Hello Dear reader! You are welcome to public sector accounting guide. Every economic system are made up of both the public and private sectors while the private sector is owned and managed by individuals and corporate entities not under the control of the state, the public sector is owned and managed by the state.
WHAT ARE THE LEGAL BASIS OF PUBLIC SECTOR ACCOUNTING
The state manages the public sector by giving responsibilities, authority and resources to qualified individuals to act on the states’ behalf.
Based on the stewardship principle, periodically, those entrusted with the management the public sector need to render accounts of their stewardship by providing relevant financial information for accountability and decision making.
Read Also: CONSTITUTIONAL, LEGAL AND REGULATORY FRAMEWORK OF PUBLIC SECTOR ACCOUNTING IN NIGERIA
The process of rendering state accounts is what public sector accounting is all about. In this unit, we first want to acquaint ourselves with the meaning and scope of public sector entities, how it is similar and differs from private sector entities, users of public sector accounting information and an overview of the relevant laws that govern the preparation of public sector accounts. We believe that you would enjoy this unit.
You may now read on…
At the end of this unit, you shall be able to:
- Identify and explain public sector entities and their importance;
- Explain the differences and similarities between public sector and private sector;
- Discuss the accounting bases and concepts for preparation of public sector accounts;
- Explain the content of the conceptual framework for preparation of public sector accounts;
Definition and Meaning of Public Sector Institutions
Generally, public sector is considered to be the section of an economic system (means by which countries and governments distribute resources and trade in goods and services) controlled by national, state or provincial, and local governments.
In other words, it refers to national governments, regional (e.g. state, provincial, territorial) government, local (e.g. city and town) governments and related entities (e.g. agencies, boards, commissions and enterprises).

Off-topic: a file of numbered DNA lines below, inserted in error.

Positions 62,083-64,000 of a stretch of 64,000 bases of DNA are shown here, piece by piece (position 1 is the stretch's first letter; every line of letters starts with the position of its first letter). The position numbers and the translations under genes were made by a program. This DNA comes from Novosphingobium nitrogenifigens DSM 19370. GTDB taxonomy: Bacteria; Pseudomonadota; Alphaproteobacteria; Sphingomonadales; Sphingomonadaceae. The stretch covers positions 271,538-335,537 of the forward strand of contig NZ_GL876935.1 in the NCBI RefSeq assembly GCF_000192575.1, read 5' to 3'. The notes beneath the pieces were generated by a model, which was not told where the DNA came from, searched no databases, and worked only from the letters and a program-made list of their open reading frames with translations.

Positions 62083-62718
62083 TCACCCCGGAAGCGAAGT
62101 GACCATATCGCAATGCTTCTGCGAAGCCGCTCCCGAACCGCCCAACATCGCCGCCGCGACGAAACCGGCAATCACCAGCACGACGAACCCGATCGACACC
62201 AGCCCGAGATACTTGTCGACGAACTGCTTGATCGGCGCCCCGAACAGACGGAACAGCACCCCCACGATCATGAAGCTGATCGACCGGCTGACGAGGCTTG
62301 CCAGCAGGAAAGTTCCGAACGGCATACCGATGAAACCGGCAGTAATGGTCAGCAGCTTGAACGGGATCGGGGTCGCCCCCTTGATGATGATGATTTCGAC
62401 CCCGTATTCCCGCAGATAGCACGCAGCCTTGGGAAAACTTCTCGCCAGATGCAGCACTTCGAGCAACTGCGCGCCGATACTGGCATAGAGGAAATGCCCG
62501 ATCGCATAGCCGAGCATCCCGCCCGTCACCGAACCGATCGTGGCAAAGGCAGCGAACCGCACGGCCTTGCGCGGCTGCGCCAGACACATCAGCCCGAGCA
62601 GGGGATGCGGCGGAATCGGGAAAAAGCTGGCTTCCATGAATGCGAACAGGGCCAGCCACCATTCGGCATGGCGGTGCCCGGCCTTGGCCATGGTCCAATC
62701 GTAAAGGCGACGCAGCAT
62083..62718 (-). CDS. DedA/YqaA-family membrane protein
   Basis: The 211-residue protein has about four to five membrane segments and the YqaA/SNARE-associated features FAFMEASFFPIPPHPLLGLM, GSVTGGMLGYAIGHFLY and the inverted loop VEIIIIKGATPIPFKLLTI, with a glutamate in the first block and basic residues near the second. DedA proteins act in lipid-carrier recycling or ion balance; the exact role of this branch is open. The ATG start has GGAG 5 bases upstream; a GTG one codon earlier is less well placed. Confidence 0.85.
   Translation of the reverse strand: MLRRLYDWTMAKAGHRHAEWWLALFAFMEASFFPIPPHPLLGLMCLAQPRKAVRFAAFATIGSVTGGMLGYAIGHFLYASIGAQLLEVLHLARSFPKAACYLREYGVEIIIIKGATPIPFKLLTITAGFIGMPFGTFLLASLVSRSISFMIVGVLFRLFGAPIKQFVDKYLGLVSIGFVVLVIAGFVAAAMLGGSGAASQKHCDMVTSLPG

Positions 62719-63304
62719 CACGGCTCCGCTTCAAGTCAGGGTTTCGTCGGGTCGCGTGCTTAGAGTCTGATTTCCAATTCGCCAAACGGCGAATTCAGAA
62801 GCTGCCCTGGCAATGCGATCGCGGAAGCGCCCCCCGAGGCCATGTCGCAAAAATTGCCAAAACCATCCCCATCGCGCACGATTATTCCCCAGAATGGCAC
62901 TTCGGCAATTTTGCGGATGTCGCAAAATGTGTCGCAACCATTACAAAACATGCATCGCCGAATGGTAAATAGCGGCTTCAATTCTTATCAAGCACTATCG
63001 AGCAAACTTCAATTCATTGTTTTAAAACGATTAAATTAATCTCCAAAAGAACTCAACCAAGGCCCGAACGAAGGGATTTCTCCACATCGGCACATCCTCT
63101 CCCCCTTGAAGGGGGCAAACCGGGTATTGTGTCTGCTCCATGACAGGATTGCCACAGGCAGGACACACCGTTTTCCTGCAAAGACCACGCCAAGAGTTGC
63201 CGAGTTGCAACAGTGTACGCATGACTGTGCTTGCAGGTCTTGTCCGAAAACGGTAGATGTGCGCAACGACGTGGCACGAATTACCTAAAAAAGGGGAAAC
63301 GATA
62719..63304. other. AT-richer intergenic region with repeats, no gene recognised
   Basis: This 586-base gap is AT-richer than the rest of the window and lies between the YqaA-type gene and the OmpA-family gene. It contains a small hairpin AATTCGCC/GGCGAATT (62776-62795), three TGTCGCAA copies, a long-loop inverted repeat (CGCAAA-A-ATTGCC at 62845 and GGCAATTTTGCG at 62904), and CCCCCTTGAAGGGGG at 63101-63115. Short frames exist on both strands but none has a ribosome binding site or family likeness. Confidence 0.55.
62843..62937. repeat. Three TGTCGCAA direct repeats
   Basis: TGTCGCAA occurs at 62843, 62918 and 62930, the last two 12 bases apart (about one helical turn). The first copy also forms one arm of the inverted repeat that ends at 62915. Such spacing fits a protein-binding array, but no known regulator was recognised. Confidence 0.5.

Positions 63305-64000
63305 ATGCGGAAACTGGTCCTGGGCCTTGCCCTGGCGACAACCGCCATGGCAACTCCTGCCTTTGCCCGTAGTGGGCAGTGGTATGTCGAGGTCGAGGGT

These sections could be fully funded by the state to provide non-profit services to the entire economy or partially funded by the state to provide services for profits.
In Ghana, the public sector includes the central government, ministries, departments and agencies (MDAs); the local government units like the metropolitan (population of over 250,000), municipal (population of over 95,000) and district (population of 75000 and over) assemblies (MMDAs); public educational institutions and quasi government institutions like public boards and corporations.
List of ministries in Ghana, as at 2017, were finance, trade and industry, defense, interior, office of the attorney general and ministry of justice, energy and petroleum, foreign affairs, food and agriculture, education, health, monitoring and evaluation, regional reorganization and development, lands and natural resources, sanitation and water resources, railway development, employment and labor relations, transport, tourism, culture and creative arts, special
development initiatives, environment science and technology, national security, youth and sports, local government and rural development, works and housing, communication, information, roads and highways, gender children and social welfare, planning, fisheries and aquaculture, chieftaincy and religious affairs, inner cities and zongo development, business development and aviation. Departments and agencies in Ghana fall under specific ministries.
For instance, one department under the Ministry of Finance is the Controller and Accountant-General’s department whilst agencies in the same ministry include Securities and Exchange Commission and Institute of Accountancy Training and Bank of Ghana, which is an agency that the ministry has oversight responsibility. Currently, there are 216 district assemblies (metropolitan, municipal and district)
Government Business Entities
The public sector also includes government business enterprises (GBEs). Generally, GBEs are profit making entities with some minor community service obligations. These enterprises are entities that have all the following characteristics: it